Review: Sex Crimes of the 50s


Sex Crimes of the 50s takes an in depth look at the way sex crimes were treated in the 50s. This examination centres on New South Wales, the largest region in the country at the time, and focuses on 585 individual cases.

Lisa Featherstone and Amanda Kaladelfos have used information from court transcripts to put together this insightful and deeply disturbing look at the way sex crimes were tackled by the court system in the 50s providing a reflection on Australian culture at this time.

This book was a difficult read – I can only imagine it would have been even more infuriating to write. The book focuses on the different natures of sex crimes and the law at the time. Rape, for example, was defined particularly as penile penetration of the vagina. This brings us to two conclusions: under NSW law at the time:

  • if something else is used, then the act that occurs has not been rape, and
  • rape cannot happen to a man.

We see a lot of victim blaming for sex crimes today, but some of the court evidence presented is truly disturbing. Featherstone and Kaladelfos provide the statistics that most guilty verdicts were found again perpetrators who had attacked underage women or boys. Only a small percentage of guilty verdicts were found against men who had attacked adult women.  Fathers who abused their families were allowed to get away with their crimes based on the fact that they were good workers and attended church – especially if their wives had been absent or had been withholding sex.

There is a look at medical evidence and how completely useless it was in the courtroom, due to both the limited nature of the conclusion doctors could draw, and to the gender biased natures of the doctors themselves. One piece of “medical evidence” relied on was that if the women was healthy, the musculature of her vagina would prevent rape from occurring.

There is also a look at the farcical way that homosexuality was treated at this time, with the police being heavily criticised by judges for their use of entrapment techniques, and little more evidence than the officer’s testimony.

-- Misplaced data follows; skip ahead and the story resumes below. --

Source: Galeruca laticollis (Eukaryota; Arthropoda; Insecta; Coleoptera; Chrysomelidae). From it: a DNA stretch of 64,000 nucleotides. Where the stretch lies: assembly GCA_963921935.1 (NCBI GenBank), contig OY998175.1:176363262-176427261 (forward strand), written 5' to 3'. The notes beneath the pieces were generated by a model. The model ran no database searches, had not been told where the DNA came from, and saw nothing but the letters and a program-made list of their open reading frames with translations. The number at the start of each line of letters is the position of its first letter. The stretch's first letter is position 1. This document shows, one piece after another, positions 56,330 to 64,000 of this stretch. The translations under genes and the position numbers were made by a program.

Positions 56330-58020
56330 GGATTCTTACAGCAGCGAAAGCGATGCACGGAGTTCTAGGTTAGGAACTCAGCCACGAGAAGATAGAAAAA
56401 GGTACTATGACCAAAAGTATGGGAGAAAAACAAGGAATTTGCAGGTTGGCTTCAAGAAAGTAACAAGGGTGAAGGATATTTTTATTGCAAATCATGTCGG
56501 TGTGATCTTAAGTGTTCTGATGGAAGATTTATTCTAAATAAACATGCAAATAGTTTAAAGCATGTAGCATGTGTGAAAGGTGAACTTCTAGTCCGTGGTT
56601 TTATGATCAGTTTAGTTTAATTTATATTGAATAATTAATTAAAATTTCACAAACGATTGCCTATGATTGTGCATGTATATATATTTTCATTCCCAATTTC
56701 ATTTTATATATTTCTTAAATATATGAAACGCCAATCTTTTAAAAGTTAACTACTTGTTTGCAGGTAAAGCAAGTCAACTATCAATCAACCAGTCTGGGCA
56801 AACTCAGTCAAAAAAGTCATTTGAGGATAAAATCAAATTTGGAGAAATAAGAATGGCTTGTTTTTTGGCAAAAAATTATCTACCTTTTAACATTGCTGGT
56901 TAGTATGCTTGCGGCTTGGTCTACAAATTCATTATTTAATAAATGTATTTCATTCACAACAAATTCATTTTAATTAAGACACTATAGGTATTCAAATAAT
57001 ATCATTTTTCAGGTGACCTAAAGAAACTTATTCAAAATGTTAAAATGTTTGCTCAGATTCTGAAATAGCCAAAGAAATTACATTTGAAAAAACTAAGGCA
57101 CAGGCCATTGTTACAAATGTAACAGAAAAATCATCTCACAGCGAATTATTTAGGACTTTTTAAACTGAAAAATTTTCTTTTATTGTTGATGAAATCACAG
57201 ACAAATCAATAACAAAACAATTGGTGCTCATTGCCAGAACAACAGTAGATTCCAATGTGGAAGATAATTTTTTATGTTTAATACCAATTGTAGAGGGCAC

Sex Crimes in the 50s is an eye opening read, a must for anyone with an interest in Australian criminal law.

5 out of 5 horrifying testimonies.


Review: Front Page News


I applied for this title from Netgalley on a whim. And I’m so glad I did!

Stacey McCallaghan is a recent arrival in the small Queensland town of Toomey, working as a cadet reporter. Small town journalism isn’t generally earthshattering – a procession of sports reports, cattle sales and bowls tournaments.

Until the first death.

Stacey is glad to have something a bit more exciting to write about, but this turns sour as more bodies turn up and she moves up the suspect list. The police don’t seem to be following the right leads, so it looks like Stacey will need to show them how it’s done.

front page news

Katie Rowney’s debut novel is an absolute delight. It’s a light-hearted, quick read, written with that quirky Aussie sense of humour.  I really enjoyed her use of language and witty turn of phrase. She really captures the atmosphere of small town life and the difficulties of being a newcomer to a place where everyone else has known each other for generations.

Stacey is a great main character -she’s young, but knows her own mind and doesn’t take crap from anyone. And there are some great feminist one-liners that had me saying things like “Amen sister!!”.

‘”Boys will be boys” is just a stupid expression people use when they should be saying “Arseholes will be arseholes.”

Hell yeah!

The book has a great cast of characters – you can certainly tell that Rowney has drawn on her own journalistic experience here. It was great to see good balance between male and female characters – I find that Aussies tend to overpopulate stories, particularly those with rural settings with particular male stereotypes. The plot is well paced, right up to the climactic ending.

What else can I say – read it! It’s so much fun!!

5 out of 5 Nancy Drew references.

With thanks to Netgalley and Penguin Books Australia.